MANY miles away waves were booming on a rocky coast—Boom! Boom! Boom!—No, it was the surf hissing up a gravel beach—pebbles swishing back in the undertow—Boom! Boom! Boom! Boom! Boom! Boom!—Ah, he had it now—a voice talking—a heavy bass voice talking and a lighter, quieter voice answering? That was it.By HERBERT HOPKINS MOORHOUSE42 min
"THIS day Your Majesty’s reign is over. This day Your Majesty’s reign is over—” “Why what’s the matter, Nancy?” Mr. Outerbridge called from his side of the net. “That’s the third ball you’ve missed.” Mrs. Outerbridge laughed, a queer little laugh that caught in her throat.By EUGENIA WALLACE32 min
A SOUTHERLY squall rattled the windows, and through the glass, blurred by driving rain, a supercilious young man in plus fours stared discontentedly at the oaks swaying before the gale, the little pools already forming on the eighteenth green, and the wildly fluttering red flag.By C. C. DIXON25 min
OUGHT to fire you out on your ear, Crandall,” said Seward, furiously. “What have you got to say for yourself?” T. J. Seward was a big man in his middle forties, with a bristly head of live, rough, gray hair; stormy, dark slate-colored eyes, deep set under thick brows, and heavy forceful features.By WILLIAM SLAVENS McNUTT25 min
IT COULD be said of the Hennesseys that they stuck together. Until Ellen began having beaux and going out evenings—a bit prematurely, Mike Hennessey thought— practically every night could find the family group of them assembled in the usually overheated, always overlighted, overcrowded living-room of theirs, on the fourth floor of a semi-modern pressed brick apartment house on 181st Street with a zigzag of fire-escape down its front and a flock of perambulators under the stairway in the lower imitation marble foyer.By FANNIE HURST23 min
FOR fully three weeks nothing had happened to disturb the comparative peace of the Ronald family, and then one night Peter burst into the house, his sixty h.p. engine missing on four. “What’ve you been doing to get yourself chased?” I demanded as he sank on to the chesterfield.By NORMA PHILLIPS MUIR22 min
THE rector of St. Margaret’s leaned above his vestry desk in an absorbed and scholarly position. He had fallen asleep that way and it was probably a last despairing effort of the subconscious to maintain so suitable an attitude that liberated a muscular spasm and caused the paperweight to descend upon his toe.By ISABEL ECCLESTONE MACKAY21 min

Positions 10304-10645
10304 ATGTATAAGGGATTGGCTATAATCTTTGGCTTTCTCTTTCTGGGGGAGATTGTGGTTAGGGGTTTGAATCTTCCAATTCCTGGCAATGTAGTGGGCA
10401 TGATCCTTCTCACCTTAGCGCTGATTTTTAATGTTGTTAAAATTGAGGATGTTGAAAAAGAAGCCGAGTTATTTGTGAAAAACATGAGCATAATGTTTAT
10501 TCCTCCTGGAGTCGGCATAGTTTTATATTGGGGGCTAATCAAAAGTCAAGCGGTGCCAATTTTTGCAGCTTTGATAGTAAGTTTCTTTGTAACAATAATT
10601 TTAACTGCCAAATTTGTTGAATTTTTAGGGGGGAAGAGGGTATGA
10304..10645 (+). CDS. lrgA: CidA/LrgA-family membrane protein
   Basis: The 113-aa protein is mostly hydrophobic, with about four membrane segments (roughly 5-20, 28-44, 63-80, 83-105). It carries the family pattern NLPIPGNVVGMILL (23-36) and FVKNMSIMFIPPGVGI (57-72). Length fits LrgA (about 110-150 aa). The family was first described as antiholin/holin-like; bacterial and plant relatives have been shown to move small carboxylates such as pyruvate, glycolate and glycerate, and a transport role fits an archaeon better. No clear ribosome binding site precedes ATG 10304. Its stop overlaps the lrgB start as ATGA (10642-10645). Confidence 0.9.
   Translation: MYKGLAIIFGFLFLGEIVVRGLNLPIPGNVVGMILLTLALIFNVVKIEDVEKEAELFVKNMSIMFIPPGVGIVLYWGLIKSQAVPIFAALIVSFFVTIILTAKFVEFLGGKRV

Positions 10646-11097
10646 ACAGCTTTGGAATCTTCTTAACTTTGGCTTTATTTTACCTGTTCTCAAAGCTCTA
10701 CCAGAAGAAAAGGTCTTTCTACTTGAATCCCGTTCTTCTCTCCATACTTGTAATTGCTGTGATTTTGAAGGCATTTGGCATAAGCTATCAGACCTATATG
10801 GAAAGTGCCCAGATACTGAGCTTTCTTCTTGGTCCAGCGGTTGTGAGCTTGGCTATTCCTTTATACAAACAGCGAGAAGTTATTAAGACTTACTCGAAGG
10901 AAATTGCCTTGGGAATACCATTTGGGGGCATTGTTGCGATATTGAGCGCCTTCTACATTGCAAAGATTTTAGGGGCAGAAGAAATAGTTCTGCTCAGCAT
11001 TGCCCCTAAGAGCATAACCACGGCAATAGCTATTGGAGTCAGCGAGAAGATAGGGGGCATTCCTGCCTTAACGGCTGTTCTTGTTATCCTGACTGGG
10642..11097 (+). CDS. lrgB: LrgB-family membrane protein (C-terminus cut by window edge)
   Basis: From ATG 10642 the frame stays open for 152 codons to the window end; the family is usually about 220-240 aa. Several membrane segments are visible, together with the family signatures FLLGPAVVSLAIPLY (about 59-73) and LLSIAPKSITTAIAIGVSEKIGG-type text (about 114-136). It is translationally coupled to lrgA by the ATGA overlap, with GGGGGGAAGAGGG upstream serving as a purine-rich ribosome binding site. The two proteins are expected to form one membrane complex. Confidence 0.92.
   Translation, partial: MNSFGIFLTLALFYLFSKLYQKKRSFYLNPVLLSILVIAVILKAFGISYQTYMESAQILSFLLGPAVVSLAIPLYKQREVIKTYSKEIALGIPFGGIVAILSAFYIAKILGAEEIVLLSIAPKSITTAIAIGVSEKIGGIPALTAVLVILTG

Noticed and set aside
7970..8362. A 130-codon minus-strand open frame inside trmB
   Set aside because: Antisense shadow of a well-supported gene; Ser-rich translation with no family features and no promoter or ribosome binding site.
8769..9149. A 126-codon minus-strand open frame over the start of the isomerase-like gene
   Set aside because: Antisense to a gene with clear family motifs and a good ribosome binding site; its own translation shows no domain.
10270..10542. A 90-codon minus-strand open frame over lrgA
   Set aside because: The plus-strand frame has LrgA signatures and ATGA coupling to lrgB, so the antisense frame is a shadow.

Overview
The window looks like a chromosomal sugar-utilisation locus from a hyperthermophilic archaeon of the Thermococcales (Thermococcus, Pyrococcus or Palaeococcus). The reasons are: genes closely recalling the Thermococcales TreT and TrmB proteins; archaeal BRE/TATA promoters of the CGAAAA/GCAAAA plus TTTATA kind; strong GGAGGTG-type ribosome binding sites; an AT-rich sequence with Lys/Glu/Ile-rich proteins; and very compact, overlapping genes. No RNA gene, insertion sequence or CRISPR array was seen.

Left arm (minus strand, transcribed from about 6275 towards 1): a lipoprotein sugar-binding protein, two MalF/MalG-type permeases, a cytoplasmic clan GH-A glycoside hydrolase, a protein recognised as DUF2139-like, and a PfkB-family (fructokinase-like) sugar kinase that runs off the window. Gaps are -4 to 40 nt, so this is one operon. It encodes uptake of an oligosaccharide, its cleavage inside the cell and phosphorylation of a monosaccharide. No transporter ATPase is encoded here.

AFTER the suppression of the Red River rebellion, a young Scotchman discharged from Wolseley’s command homesteaded in 1872 about thirty miles from Winnipeg. He told me recently that he was the butt of much goodnatured ridicule from the pioneers along the Red and Assiniboine rivers near Fort Garry, who solemnly assured him that wheat would not grow farther back than five miles from the rivers.By GEORGE F. CHIPMAN18 min
I THINK I know why I was chosen to write an article on age. Once in the long past, I was presented with a sheet of questions to answer and one of them said: Year of Birth? and in that space I gaily set it down. Later commentators on the subject of why women do not tell their age, referred to this bulky volume in which my answers and many others appear and said: “In the Canadian Who’s Who, of a certain year, only two women have set down their age.”By NELLIE L. McCLUNG14 min
“FAIR, fat, and forty” no longer describes a typical middle-aged condition. Forty has long since lost its interest. It used to be the Ridge— the age at which our mothers put on their poke bonnets. It now marks the time when our grandmothers begin to bob their hair.By JOHN NELSON13 min
The story you want is part of the Maclean’s Archives. To access it, log in here or sign up for your free 30-day trial.
Experience anything and everything Maclean's has ever published — over 3,500 issues and 150,000 articles, images and advertisements — since 1905. Browse on your own, or explore our curated collections and timely recommendations.WATCH THIS VIDEO for highlights of everything the Maclean's Archives has to offer.